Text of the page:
So, here you are again, surrounded by people you genuinely like and with whom you would like to share everything. But you know there’d be a steep price to pay if you tell these folks exactly how you feel: that the world seems to be spinning out of control.
You think it’s obvious that things are totally nuts. But if the people with whom you associate week in and week out knew you stood against things like critical race theory, transgender reassignment for young children, and canceling folks who won’t take an experimental “vaccine” would immediately silence you, shun you, and find a way to get rid of you. You look around, sadly shake your head, and realize that it’s even worse when you leave church on Sunday.
People populating pews in many churches across America today shy away from talking about issues near and dear to them because they don’t hear anything approaching “speaking the truth in love” coming from the pulpit. There’s even a large cross-section of evangelicals who say that Christians should not be involved in politics, so they avoid it at all costs in church. Too divisive.
I was a member of a church years ago where the pastors pounded home the message that they were building and planting churches to influence the culture with the Gospel, an influence extending into media, into arts and entertainment, into race relations. Individuals were told that the truth of the Gospel should penetrate every aspect of an individual believer’s life, too, how a person lived day to day, where one chooses to work, who one marries. Everything the Holy God looked at in a Christian’s life, we were told, belonged to Him. He made us and we are His, to “glorify Him and enjoy Him forever,” as the Westminster Catechism tells us.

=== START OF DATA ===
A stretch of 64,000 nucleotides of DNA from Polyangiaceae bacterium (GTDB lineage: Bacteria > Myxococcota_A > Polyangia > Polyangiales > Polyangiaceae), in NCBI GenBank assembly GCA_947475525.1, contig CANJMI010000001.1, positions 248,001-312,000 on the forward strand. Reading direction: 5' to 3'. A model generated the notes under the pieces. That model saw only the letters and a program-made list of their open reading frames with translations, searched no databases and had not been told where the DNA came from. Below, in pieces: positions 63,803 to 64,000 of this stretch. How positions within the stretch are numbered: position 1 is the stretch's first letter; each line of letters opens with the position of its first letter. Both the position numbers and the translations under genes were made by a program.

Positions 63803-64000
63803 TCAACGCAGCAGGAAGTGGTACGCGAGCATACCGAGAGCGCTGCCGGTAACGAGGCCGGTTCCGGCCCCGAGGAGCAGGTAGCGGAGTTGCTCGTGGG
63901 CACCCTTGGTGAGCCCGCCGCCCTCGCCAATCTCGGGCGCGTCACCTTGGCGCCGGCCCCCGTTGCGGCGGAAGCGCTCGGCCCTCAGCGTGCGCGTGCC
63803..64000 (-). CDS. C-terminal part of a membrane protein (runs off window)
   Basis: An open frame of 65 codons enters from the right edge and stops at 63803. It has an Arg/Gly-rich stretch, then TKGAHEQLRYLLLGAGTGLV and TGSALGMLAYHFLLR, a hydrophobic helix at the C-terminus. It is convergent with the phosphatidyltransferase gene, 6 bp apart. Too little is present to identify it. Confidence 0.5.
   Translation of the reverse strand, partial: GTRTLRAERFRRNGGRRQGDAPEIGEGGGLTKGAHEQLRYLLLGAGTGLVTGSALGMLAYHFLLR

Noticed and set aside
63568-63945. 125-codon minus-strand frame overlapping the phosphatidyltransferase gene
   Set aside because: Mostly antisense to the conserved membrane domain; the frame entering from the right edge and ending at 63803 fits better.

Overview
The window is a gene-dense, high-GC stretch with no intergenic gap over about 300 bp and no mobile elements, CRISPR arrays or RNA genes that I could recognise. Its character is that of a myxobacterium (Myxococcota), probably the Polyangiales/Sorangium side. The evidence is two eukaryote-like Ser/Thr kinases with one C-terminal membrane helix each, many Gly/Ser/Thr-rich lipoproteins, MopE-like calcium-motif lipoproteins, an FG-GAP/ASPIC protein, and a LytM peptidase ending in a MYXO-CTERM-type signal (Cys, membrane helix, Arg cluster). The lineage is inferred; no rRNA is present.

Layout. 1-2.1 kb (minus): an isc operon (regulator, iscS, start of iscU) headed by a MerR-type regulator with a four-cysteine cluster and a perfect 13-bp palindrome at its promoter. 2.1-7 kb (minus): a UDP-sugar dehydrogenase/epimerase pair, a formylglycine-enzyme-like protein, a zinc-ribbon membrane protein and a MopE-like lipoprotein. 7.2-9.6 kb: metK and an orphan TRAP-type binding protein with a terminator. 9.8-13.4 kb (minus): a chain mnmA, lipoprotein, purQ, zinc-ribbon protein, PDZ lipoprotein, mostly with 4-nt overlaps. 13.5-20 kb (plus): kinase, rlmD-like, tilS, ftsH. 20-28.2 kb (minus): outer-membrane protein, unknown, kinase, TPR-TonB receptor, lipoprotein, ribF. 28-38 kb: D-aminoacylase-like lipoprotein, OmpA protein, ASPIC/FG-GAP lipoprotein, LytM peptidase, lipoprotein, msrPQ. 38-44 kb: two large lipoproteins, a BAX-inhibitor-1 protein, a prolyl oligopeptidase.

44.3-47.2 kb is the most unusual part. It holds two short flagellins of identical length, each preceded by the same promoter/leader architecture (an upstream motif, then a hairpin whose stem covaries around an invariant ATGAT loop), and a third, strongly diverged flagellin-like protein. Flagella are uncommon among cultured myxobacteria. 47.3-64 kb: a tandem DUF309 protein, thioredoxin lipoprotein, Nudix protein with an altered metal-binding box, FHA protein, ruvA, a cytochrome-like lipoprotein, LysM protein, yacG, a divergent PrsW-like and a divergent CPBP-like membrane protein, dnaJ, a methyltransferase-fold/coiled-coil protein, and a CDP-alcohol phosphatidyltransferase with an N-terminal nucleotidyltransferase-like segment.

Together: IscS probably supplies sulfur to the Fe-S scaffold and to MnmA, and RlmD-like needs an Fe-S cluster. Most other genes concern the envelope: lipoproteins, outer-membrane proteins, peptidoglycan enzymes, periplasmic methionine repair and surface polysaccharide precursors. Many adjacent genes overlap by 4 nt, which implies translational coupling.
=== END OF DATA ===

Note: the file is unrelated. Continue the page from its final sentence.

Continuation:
Now we are being told by some in this same well-intentioned crowd that Christians need to stay out of politics because we don’t want to ruffle feathers and end up spoiling our message of “love.”
The late Andrew Breitbart once suggested that “politics is downstream from culture.” In other words, if you want to change politics, you need to change the culture. There may be some truth to that, but it’s actually more like culture is politics, and politics is culture. The two have morphed into one. If you’re not woke (that wretched stepchild of political correctness) you are informed that you must not have any political power whatsoever. Period.
So, churches that stay out of politics, as they imagine good little Christian boys and girls should do, somehow still believe they’re going into all the world to preach the Gospel. But, as Sir Thomas Moore pointed out, “Silence gives consent”—if one doesn’t say anything about the horrific trends of the day, he is silently giving approval.
And then there’s the time-tested quote from the late 1800s from philosopher John Stuart Mill: